It was an inauspicious start as he bagged a ‘pair’ and Sri Lanka lost
by five wickets. Sri Lanka’s team management however, kept faith in him
for the second Test in Wellington and he came off well scoring a
handsome 61 in the first innings and a magnificent unbeaten 152 in the
The 27-year-old Silva, put his name in the record books by becoming
the first player in Test history to score a century in his first game
after a ‘pair of specs’.
He was at the crease for five and a half hours and hit 20 boundaries
as Sri Lanka built a dominant total until Daniel Vettori cleaned up the
last three wickets in the space of four balls. After a tentative start
in his debut Test in Christchurch, Silva showed no sign of nervousness
at Basin Reserve as he anchored Sri Lanka’s charge to level the series.
Speaking on Silva’s magnificent achievement, Tom Moody his coach, had
this to say. 'To be very frank I haven’t seen a lot of him. I saw him
about two months ago and asked the question where this guy had been all
He was picked to the ‘A’ team and some made an impression and quickly
made it to the senior side as well. Sri Lanka is blessed in that there
are many talented young players. I haven’t seen so much of talent
anywhere else in the world. He’s a quiet bloke. Doesn’t say many things
in the dressing room.
If one walks into our dressing room, you wouldn’t get the feeling
that this is the bloke who made a fantastic 152. He’ll be seated in a
corner in a reflective mood-that’s Chamara Silva, said Moody.
He can be described as a sort of a quiet achiever. Moody added; “The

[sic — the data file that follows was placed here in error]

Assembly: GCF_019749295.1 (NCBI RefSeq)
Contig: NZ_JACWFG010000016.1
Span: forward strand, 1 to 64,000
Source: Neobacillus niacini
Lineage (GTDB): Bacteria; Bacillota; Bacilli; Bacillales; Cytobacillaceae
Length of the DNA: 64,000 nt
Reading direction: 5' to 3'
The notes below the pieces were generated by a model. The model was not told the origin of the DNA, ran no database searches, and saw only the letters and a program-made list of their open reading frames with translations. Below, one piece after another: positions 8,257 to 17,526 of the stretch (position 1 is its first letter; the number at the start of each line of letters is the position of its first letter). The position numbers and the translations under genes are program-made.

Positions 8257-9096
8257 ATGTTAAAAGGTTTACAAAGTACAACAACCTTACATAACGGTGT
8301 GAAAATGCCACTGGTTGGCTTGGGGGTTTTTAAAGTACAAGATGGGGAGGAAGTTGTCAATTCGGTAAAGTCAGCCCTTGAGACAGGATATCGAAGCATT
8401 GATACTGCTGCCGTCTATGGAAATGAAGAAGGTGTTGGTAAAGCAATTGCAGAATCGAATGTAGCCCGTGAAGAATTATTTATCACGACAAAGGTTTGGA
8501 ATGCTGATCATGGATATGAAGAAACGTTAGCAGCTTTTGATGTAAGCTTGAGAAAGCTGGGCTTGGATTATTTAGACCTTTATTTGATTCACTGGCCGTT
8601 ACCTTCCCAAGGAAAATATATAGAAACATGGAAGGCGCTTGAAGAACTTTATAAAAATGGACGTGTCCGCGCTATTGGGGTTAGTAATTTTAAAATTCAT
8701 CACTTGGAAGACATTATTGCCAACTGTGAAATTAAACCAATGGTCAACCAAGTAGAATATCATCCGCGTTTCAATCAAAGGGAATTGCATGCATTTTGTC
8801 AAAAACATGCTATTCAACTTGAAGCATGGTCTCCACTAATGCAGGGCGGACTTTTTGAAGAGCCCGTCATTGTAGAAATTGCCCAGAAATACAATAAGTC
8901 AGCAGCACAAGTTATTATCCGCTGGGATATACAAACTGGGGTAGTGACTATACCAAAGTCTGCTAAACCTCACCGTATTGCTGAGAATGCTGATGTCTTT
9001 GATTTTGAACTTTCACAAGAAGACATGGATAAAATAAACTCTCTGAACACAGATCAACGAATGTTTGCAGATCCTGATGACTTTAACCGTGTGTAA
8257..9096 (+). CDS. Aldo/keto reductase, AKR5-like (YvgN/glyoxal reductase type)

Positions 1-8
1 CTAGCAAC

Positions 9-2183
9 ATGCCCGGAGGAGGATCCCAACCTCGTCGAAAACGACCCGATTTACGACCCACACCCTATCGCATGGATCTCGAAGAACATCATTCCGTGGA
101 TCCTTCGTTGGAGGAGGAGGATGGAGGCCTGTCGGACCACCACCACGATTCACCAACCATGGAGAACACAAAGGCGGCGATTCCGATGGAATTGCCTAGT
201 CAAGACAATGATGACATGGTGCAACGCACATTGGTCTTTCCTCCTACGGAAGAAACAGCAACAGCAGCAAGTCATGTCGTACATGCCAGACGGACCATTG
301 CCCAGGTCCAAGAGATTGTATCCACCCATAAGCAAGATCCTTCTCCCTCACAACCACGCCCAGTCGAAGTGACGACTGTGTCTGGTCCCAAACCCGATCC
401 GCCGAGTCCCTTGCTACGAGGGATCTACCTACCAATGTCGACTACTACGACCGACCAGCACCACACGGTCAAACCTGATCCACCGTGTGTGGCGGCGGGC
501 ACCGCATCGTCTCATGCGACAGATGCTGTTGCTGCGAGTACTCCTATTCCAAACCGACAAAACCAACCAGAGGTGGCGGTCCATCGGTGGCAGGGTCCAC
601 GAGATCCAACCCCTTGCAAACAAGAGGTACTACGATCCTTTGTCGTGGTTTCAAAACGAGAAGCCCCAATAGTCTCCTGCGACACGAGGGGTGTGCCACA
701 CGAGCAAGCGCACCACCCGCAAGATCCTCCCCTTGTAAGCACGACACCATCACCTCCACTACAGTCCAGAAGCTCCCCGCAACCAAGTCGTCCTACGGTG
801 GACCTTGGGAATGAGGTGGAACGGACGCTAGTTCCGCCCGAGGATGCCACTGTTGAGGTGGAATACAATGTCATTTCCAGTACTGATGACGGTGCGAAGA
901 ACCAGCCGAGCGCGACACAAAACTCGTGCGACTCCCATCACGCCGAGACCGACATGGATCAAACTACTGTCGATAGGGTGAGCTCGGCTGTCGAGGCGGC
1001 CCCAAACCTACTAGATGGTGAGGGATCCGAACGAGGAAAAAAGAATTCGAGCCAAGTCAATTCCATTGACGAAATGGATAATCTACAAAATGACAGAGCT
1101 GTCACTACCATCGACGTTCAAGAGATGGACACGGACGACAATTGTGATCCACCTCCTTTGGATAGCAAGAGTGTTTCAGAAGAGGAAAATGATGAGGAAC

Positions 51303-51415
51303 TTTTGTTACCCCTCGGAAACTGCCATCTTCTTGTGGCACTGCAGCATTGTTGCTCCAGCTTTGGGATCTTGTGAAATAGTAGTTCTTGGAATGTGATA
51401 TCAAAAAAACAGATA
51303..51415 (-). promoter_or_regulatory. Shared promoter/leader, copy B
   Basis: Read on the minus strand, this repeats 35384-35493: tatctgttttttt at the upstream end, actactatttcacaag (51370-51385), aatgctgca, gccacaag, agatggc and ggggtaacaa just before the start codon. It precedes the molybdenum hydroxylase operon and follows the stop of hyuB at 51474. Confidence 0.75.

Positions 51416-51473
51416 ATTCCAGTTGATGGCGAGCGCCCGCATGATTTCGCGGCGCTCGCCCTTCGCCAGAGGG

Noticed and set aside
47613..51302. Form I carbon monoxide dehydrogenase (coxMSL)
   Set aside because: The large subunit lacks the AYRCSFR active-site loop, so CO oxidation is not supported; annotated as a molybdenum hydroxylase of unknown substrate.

boys in the dressing room tell me he had watched a lot of Aravinda
batting in his young days. Apparently if Aranvinda made a slight
adjustment in his foot work while batting, Chamara would do the same
adjustments as well. That was the sort of influence Aravinda de Silva
had on him” concluded coach Moody.
Century against India
Silva scored his first one-day international hundred against India
just three weeks before the World Cup 2007.
He managed to make 350 runs with an average of 43.75 with four half
centuries and highest score of 64. His success in the middle-order had
helped to give Sri Lanka a boost in their one-day and Test sides,
particularly after veteran middle-order batsman Russel Arnold announced
his retirement at the end of the World Cup.
Chamara Silva blossomed out as middle order batsman and he is able to
fit in at any position even lower down the order as he is such a capable
He has played for major teams Basnahira South, Bloomfield CC, Deccan
Chargers, Panadura SC, Sebastianites SC and Sinhalese Sports Club.
Chamara Silva’s performances in the Test and one-day internationals
are as follows: Played in nine Test matches and scored 447 runs for an
average of 34.38, Highest score unbeaten 152 against New Zealand and one
half century. Bowled 78 balls, took one wicket at a average of 57.00.
Held 17 catches. Chamara has played in 35 one-day internationals and
scored 1043 runs batting average is 37.25, recorded one unbeaten 107
against India and held 21 catches.